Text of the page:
Top 4 Speech and Language Case History Questions – Explained

During your first appointment with a speech and language therapist (SALT),  they will ask you lots of questions which makes up part of your child’s case history. The reason for some of these questions is obvious but others are not always that clear. Here is a quick guide to some of those that are harder to interpret.

Case History 1. Does she have any difficulties with eating or drinking?

This is a very important question and it gives the SALT lots of information about your child.

  • The muscles involved in eating such as lips, jaw tongue are also involved in speech. If there is a difficulty with eating it might help to work out what is happening with your child’s speech
  • If your child is VERY particular about what they eat this could be an indication of tactile defensiveness.
  • If your child is choking, regurgitating, vomiting of gagging whilst eating this could be an indication of swallowing difficulties and it is important to see your GP about this and ask for a referral to ENT

 Case History 2. When was her last hearing test?

  • In the UK, all children are given a hearing test within the first 4 weeks of their life. This is called the Newborn Hearing Screening and you can find more information about it from the National Deaf Children’s Society .  Children can develop or acquire a hearing loss later on so it is important to check your child’s hearing as they grow up.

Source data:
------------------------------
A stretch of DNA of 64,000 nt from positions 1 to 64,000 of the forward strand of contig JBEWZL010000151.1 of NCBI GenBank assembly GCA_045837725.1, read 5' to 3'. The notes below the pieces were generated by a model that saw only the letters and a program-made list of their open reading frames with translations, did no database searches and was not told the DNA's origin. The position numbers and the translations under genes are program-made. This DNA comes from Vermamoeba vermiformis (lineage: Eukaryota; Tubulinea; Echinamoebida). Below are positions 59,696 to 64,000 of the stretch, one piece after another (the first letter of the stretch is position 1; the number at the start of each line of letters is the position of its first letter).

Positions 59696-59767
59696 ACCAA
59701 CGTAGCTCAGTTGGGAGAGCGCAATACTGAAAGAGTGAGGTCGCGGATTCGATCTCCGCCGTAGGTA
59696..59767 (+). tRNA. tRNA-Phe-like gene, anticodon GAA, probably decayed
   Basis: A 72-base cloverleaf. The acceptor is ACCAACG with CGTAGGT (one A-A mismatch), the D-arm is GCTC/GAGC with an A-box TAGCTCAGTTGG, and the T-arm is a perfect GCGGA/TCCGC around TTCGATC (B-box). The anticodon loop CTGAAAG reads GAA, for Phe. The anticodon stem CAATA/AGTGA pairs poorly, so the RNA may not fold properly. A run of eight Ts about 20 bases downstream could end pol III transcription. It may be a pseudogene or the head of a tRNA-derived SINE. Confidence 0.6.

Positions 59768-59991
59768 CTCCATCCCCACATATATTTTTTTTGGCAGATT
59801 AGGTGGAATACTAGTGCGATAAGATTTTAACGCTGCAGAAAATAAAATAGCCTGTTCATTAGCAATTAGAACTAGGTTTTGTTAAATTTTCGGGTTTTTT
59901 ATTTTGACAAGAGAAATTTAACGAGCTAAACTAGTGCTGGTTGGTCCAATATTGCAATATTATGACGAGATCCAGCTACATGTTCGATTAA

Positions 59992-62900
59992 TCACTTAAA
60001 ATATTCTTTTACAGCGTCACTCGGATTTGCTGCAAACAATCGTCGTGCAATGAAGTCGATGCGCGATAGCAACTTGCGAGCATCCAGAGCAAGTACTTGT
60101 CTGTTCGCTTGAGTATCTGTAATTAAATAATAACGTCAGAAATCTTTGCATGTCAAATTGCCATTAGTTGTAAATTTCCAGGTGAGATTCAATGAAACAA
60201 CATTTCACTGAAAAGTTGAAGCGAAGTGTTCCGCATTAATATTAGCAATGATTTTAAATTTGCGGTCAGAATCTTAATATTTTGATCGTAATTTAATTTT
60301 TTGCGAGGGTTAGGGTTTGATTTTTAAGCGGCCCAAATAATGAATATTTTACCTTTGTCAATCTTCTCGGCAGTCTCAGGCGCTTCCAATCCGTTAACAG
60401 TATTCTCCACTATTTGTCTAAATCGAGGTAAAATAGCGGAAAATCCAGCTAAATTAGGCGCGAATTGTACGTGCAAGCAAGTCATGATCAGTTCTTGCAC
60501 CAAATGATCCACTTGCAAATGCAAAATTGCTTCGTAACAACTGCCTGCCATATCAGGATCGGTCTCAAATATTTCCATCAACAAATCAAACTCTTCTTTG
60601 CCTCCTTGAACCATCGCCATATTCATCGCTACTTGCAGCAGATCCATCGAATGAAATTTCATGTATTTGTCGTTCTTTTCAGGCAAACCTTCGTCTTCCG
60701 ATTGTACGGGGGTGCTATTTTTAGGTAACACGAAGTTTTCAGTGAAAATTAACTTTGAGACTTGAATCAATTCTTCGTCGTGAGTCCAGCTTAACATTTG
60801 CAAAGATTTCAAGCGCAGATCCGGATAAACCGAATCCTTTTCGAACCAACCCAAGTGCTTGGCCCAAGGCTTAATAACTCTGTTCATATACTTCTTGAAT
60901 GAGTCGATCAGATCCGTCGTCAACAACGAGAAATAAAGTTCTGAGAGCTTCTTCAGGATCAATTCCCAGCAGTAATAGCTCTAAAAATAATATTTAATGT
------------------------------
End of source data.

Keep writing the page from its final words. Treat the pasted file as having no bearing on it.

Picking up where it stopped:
• Your SALT will recommend going for an audiology check-up. If your child has not had one since their initial hearing screen and is presenting with speech and language difficulties it is a very standard procedure.

Case History 3. Does she get lots of colds?

  • If your child is susceptible to colds they might be suffering from middle ear infections such as glue ear. Children under five are the largest group affected by glue ear though for some it can persist into adolescence.
  • The middle ear behind the eardrum is normally filled with air. When a child is suffering from glue ear this cavity fills up with sticky fluid. This results in a temporary hearing loss (a bit like listening underwater ) which in turn can affect speech and language development. Look here for more information about glue ear 

Case History 4. What toys does she like to play with?

This question is asked for several reasons:

  • Your SALT is constantly assessing what is important to your child and how they are going to engage them in play based activities.
  • The SALT will also be thinking about your child’s level of play. The type of toys they play with and the way they play with them can be an indication of their developmental level.
  • For more information about levels of play check out this article from Socially Speaking.

Have you experienced any other questions you are not sure why they have asked, or you can’t seem to explain?  Leave a comment and I will do my best to answer them for you

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